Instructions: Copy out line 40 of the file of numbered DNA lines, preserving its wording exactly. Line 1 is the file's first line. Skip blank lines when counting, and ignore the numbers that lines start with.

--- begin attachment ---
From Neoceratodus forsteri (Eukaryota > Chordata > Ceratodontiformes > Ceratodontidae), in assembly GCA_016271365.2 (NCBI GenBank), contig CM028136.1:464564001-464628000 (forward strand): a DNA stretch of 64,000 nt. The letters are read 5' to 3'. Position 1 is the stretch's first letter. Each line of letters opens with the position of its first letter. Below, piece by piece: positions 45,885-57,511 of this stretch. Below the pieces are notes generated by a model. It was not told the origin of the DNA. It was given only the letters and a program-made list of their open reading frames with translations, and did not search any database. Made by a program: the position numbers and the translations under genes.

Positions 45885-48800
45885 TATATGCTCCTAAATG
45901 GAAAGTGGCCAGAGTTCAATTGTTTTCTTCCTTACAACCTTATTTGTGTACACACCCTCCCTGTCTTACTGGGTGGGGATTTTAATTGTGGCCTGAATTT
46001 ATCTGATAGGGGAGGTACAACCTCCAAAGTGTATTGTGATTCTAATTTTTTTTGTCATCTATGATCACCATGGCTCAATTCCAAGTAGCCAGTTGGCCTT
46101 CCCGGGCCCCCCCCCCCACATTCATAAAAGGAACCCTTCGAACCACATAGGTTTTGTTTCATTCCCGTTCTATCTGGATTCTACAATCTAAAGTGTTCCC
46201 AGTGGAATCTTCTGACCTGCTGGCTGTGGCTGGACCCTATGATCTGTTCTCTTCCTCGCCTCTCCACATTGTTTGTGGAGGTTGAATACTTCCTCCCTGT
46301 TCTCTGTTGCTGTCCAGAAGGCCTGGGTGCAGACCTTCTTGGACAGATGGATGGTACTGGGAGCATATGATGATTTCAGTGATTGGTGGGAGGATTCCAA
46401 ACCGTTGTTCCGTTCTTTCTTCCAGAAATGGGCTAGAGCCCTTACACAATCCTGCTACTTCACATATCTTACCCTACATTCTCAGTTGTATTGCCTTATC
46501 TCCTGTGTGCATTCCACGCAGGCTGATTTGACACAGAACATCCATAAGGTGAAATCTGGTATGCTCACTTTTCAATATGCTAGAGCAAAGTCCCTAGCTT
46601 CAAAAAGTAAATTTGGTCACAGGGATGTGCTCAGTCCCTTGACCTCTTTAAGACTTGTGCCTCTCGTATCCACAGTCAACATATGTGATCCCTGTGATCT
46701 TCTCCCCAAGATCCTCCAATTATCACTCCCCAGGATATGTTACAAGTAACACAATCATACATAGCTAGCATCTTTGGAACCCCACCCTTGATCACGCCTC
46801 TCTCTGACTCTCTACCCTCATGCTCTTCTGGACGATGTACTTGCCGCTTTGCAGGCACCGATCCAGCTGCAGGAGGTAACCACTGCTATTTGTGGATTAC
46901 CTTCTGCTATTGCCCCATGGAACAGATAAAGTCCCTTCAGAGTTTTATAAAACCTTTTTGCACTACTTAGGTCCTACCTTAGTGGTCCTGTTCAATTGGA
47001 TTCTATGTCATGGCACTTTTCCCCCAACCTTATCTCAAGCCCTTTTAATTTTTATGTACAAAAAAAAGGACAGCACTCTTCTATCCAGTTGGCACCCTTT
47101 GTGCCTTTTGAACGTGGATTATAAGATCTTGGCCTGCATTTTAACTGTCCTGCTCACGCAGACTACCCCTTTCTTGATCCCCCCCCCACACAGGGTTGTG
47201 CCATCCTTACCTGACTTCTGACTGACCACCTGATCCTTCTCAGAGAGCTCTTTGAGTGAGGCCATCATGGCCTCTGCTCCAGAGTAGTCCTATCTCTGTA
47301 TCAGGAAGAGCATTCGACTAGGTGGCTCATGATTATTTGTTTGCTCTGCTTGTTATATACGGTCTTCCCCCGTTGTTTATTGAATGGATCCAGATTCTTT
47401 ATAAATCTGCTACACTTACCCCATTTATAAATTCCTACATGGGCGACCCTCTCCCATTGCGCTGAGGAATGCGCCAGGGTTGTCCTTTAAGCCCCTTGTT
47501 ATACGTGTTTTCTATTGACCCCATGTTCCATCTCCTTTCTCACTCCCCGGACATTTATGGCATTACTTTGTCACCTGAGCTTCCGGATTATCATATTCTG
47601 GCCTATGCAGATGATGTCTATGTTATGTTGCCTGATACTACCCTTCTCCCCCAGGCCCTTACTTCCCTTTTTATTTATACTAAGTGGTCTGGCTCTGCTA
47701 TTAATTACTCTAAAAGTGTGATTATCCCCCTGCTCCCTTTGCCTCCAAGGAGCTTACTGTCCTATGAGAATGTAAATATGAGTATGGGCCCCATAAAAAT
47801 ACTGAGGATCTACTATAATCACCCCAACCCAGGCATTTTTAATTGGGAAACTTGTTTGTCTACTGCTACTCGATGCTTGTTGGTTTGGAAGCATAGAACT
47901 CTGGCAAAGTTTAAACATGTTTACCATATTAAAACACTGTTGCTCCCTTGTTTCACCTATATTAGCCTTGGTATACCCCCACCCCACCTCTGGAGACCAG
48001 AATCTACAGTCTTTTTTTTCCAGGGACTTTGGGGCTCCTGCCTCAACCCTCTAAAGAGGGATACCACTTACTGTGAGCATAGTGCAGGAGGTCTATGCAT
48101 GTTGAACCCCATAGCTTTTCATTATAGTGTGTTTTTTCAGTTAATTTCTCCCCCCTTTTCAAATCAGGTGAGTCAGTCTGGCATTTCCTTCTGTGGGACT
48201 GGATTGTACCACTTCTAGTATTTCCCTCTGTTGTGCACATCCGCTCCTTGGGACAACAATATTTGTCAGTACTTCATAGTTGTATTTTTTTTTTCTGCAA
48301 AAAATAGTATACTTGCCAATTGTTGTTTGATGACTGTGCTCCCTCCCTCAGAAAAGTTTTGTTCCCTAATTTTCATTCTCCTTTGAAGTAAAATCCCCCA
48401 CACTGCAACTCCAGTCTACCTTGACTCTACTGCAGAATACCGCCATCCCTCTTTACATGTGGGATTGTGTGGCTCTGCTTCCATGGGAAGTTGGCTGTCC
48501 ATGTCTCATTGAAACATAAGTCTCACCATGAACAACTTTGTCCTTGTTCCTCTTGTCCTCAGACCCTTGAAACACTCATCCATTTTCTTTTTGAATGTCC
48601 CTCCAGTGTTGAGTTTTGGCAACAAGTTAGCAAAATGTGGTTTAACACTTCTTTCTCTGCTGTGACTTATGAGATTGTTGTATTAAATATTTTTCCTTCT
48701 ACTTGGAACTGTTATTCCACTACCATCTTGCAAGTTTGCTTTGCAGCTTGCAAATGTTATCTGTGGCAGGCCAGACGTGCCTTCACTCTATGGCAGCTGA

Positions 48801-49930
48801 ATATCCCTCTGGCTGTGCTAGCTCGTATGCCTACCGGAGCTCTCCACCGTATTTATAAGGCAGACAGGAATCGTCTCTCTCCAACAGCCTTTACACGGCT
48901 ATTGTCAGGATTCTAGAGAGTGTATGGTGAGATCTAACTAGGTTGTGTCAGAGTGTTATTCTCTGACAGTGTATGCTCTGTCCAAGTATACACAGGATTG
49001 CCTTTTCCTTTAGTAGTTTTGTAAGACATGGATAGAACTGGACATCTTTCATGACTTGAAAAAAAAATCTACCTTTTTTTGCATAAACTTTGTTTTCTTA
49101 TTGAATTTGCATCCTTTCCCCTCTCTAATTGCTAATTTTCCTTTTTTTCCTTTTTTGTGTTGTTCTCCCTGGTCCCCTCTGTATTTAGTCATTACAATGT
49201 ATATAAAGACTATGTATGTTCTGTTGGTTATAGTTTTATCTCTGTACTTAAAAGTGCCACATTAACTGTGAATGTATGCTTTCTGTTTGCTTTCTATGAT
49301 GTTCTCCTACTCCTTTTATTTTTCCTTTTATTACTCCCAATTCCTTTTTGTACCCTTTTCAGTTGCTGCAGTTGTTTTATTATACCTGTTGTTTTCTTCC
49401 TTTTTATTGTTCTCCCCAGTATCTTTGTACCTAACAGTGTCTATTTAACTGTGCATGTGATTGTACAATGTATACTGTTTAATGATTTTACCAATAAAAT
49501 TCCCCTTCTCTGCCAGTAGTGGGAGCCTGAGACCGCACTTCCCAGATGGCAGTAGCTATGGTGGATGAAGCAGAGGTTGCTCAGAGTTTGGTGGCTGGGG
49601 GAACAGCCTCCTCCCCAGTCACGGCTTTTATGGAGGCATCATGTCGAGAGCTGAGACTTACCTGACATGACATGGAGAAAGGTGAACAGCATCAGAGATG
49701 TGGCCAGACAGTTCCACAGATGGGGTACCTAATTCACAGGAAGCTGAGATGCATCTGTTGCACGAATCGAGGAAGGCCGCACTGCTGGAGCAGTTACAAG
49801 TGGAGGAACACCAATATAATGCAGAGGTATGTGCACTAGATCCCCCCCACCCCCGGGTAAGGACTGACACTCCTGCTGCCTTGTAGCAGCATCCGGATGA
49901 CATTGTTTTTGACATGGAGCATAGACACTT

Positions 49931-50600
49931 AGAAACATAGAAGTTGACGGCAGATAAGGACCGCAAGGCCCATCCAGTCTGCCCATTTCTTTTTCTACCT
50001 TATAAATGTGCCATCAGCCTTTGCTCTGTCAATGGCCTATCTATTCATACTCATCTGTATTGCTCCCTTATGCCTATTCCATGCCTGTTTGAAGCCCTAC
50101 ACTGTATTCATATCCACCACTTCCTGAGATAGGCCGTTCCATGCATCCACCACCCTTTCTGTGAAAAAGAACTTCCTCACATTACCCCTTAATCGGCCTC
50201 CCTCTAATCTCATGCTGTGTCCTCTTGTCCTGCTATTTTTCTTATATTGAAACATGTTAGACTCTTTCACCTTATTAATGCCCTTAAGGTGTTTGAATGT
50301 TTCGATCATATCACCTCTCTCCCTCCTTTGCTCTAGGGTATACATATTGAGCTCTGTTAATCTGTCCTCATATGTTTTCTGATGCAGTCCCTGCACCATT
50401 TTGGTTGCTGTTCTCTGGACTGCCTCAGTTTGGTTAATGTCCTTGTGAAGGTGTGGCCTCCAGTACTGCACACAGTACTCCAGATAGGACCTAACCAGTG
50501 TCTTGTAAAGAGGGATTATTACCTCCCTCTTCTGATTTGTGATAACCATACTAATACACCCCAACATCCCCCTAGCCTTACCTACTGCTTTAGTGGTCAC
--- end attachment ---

49401 TTTTTATTGTTCTCCCCAGTATCTTTGTACCTAACAGTGTCTATTTAACTGTGCATGTGATTGTACAATGTATACTGTTTAATGATTTTACCAATAAAAT